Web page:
“Any Minute Now the World’s Overflowing Its Border”: Anarchist Modernism and Yiddish Literature examines the intertwined worlds of Yiddish modernist writing and anarchist politics and culture. Bringing together original historical research on the radical press and close readings of Yiddish avant-garde poetry by Moyshe-Leyb Halpern, Peretz Markish, Yankev Glatshteyn, and others, I show that the development of anarchist modernism was both a transnational literary trend and a complex worldview. My research draws from hitherto unread material in international archives to document the world of the Yiddish anarchist press and assess the scope of its literary influence. The dissertation’s theoretical framework is informed by diaspora studies, gender studies, and translation theory, to which I introduce anarchist diasporism as a new term. Originating in ancient Greek, anarchism refers to a constellation of anti-statist and anti-capitalist aspirations: imagining and working towards a world without borders, an ethics of consensus, bodily autonomy, and escape from the temporal strictures of wage labor. Anarchist diasporism describes the anti-statism of stateless peoples based upon their specific relationship to time and territory, and links the theoretical insights of diaspora studies with the historical study of anarchism. Rather than producing an aspiration to statehood, immigration and deportation often informed a rejection of nationalism and a reconsideration of the meaning of diaspora. The scope of this dissertation includes writers who personally identified as anarchists, such as Anna Margolin, Yosef Luden, and Alexander Harkavy; and those like Soviet anti-Fascist poet Peretz Markish, who absorbed anarchist thought and aesthetics and were celebrated by anarchist readerships.
Chapter One, “Genealogies of Stateless Anti-Statism,” documents how Yiddish anarchists claimed Jewish genealogies and interpreted diaspora. Historicizing this anti-teleological worldview provides a foundation for studying anarchist diasporism in Yiddish poetry, through such literary practices as bending time and imagining history before, after and beyond the state—imaginative gestures already present in Jewish anarchist theory. I translate and examine histories by Saul Yanovsky, Rabbi Yankev Meir Zalkind, Yosef Luden, and Yosef Cohen—each of whom edited a Yiddish anarchist newspaper—and the anarcha-feminism of Dr. Katherina Yevzerov and Emma Goldman. Zalkind and Luden most deeply engage with Torah and Talmud (Zalkind’s translations made talmudic labor law accessible for workers); Yanovsky and Cohen draw from the vagaries of Jewish history; and Yevzerov and Goldman confront patriarchal power.
The second chapter, “‘Language is Migrant’: The Multilingual Language Politics of Alexander Harkavy, Emma Goldman, and the Anarchist Press,” examines a few case studies of language politics in Jewish anarchism—a movement which, unlike Bundism and Zionism, did not articulate a single ideology of language. Renowned for his contributions to the field of linguistics, Alexander Harkavy also developed a philosophy of language evolution informed by his anarchist worldview. I examine the language politics of two legal cases: Emma Goldman’s trial for lecturing bilingually on birth control, and the Supreme Court free speech case Jacob Abrams vs United States, which deported the editors of Frayhayt for their seditious bilingual broadsides. I discuss the close relationship between two English-language journals, A. Berkman and Goldman’s Mother Earth and Margaret Anderson’s Little Review.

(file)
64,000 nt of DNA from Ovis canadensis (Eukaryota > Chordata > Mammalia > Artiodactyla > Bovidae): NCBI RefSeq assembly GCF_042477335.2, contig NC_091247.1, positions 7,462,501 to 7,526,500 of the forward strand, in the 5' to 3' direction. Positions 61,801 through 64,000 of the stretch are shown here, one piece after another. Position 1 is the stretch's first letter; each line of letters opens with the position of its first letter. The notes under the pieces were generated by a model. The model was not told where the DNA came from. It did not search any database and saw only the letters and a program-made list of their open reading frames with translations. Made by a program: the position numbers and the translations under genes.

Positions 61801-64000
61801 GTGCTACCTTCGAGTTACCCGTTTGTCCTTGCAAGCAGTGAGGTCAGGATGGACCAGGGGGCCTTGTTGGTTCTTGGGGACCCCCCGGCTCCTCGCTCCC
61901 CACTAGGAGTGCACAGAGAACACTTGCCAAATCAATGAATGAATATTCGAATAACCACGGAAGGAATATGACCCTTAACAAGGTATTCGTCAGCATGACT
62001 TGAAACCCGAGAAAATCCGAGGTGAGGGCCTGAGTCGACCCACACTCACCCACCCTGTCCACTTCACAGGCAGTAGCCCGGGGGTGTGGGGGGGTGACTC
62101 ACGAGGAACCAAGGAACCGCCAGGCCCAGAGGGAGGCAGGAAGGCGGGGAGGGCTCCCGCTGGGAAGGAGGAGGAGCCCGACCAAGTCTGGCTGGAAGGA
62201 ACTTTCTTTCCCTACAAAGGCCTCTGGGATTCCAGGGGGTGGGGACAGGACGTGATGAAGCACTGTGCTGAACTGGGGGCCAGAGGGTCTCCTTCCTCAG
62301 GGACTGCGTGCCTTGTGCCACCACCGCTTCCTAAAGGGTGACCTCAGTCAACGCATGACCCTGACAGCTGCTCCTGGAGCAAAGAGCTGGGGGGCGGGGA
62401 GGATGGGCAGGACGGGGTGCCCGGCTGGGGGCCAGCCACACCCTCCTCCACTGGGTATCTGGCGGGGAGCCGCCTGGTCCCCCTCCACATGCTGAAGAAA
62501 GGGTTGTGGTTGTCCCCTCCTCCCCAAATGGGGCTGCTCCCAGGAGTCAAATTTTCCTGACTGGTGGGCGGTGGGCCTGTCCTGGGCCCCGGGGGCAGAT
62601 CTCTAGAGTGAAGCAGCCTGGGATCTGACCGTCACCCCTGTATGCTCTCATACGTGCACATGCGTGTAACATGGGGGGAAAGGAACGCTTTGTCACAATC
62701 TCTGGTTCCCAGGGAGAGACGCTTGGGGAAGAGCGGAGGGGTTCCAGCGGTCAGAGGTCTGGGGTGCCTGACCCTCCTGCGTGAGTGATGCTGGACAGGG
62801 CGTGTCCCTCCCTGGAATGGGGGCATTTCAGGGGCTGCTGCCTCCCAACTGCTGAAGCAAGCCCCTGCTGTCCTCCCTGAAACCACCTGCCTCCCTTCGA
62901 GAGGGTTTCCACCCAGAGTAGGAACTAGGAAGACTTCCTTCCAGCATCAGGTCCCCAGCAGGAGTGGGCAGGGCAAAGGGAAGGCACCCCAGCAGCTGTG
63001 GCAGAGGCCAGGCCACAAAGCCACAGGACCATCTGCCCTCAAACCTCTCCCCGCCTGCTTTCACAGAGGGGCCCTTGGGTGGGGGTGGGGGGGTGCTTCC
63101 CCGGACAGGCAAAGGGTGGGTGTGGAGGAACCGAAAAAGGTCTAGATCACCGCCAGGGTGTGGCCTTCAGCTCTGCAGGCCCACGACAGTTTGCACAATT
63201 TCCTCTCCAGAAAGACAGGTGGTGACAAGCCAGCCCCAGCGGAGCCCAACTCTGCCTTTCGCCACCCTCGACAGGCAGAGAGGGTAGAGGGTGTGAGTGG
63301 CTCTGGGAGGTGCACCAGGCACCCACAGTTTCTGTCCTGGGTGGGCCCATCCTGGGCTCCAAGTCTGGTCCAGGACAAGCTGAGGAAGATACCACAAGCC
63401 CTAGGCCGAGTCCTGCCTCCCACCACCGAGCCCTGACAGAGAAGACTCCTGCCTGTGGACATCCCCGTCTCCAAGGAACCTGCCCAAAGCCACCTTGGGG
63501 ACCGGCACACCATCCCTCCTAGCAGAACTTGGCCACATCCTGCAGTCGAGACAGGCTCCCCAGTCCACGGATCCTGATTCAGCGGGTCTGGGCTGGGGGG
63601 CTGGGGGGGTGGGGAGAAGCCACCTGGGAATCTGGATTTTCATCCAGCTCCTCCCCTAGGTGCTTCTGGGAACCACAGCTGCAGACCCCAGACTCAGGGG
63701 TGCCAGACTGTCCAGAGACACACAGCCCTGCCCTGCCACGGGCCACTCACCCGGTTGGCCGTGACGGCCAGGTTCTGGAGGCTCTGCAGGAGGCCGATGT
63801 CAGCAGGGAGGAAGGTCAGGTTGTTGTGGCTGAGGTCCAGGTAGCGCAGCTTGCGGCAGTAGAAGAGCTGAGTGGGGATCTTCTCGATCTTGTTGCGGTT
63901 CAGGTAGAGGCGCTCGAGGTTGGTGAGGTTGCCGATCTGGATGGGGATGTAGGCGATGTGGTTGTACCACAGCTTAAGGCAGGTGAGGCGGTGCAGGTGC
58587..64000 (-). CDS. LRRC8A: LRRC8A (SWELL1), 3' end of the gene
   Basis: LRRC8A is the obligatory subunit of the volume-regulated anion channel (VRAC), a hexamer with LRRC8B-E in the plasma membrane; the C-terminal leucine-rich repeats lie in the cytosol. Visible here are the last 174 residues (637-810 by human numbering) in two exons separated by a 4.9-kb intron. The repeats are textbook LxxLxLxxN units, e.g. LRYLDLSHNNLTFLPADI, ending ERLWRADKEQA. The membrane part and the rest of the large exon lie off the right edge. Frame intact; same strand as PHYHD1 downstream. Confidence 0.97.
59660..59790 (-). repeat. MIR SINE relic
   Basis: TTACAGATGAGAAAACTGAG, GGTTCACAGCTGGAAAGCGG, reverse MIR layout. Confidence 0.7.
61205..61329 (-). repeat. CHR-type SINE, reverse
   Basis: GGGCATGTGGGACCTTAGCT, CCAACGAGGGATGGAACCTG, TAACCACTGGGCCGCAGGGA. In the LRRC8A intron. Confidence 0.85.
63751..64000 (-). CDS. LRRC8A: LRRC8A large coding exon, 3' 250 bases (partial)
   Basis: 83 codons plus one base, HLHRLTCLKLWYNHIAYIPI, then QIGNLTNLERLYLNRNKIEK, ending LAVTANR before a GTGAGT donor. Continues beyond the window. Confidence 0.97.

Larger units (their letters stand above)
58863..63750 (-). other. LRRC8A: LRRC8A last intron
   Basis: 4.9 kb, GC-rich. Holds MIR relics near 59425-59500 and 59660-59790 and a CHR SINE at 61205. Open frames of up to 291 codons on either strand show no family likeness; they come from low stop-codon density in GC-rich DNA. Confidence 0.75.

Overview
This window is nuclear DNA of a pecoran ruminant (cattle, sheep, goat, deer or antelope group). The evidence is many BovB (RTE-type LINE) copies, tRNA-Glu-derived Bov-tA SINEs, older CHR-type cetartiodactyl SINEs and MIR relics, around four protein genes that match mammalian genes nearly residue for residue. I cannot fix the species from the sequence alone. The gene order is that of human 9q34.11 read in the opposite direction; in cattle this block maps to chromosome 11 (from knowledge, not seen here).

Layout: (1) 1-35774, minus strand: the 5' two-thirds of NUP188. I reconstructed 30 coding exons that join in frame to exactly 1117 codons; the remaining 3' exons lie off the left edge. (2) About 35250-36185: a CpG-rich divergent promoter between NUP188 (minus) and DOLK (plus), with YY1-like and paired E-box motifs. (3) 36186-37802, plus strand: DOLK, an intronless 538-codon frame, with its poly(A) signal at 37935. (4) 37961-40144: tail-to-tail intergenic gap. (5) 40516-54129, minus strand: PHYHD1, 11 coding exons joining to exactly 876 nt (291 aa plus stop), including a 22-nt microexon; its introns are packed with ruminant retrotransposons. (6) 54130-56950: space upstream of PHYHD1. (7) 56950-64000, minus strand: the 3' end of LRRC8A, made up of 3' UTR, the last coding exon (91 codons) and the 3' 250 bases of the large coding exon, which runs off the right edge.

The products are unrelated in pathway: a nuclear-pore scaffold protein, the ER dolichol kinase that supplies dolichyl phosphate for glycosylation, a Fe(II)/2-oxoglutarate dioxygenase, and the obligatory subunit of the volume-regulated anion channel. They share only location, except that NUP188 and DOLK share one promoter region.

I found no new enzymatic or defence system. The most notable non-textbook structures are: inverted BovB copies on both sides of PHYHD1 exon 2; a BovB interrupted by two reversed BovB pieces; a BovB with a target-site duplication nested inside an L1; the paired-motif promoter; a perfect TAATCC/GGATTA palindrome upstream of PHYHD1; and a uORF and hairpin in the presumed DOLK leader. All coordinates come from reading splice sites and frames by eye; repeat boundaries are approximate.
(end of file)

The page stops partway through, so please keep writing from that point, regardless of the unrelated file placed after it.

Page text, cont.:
Chapter Three, “The Anarchism of Time: Comparative Temporalities in Yiddish and English Sacco-Vanzetti Poems,” examines the presence and persistence of anarcho-syndicalism in Yiddish poetry. Beginning with the Proletarian (Svetshop) poets Morris Rosenfeld and Yosef Bovshover, I discuss the role of the anarchist press in the development of immigrant social worlds. I examine the poetics and political valences of temporality in svetshop poetry, particularly their utopian futurities and critique of capitalist time. Two archetypal elements of Proletarian poetry—alternative temporality and imagery of garment workers’ tools—were reinvented by Modernist poets in their responses to the Sacco-Vanzetti trial. Through repetition and kaleidoscopic montage, the poetic structures of Moyshe-Leyb Halpern and Yankev Glatshteyn embody alternative temporalities beyond the linear and punitive temporality of the state.
Chapter Four, “With An Undone Shirt (Mit a tseshpilyet hemd): Anarchist Temporality and Embodiment in Peretz Markish’s Poema Der fertsikyeriker man,” analyzes Markish’s brash early work and selections from his hitherto-untranslated masterpiece Der fertsikyeriker man (The Man of Forty), a book-length poema that was rescued hours before his arrest by the Soviet Secret Police and smuggled out of Russia. I examine how anarchist themes circulated through his work, including revolutionary temporality, antimilitarism, visions of nature without borders, and representations of the autonomous body. Despite the Soviet Union’s brutal surveillance and persecution of Yiddish writers, Markish defiantly used the Jewishly-marked vocabulary which Soviet language reform campaigns had attempted to purge. I consider anarchist responses to Markish’s poetry in the contemporaneous newspaper Arbeter Fraynd (Worker’s Friend), which claimed him “as much our comrade as our poet.”
The Coda points to possible future dialogues with other fields (such as postcolonial and decolonial thought, Diaspora Studies, and Comparative Literature) and connections to contemporary diasporic movements building democracy without the state.
This dissertation contributes to our understanding of the multiplicities of Jewish diasporic thought and expands the body of world Modernist literature available in translation.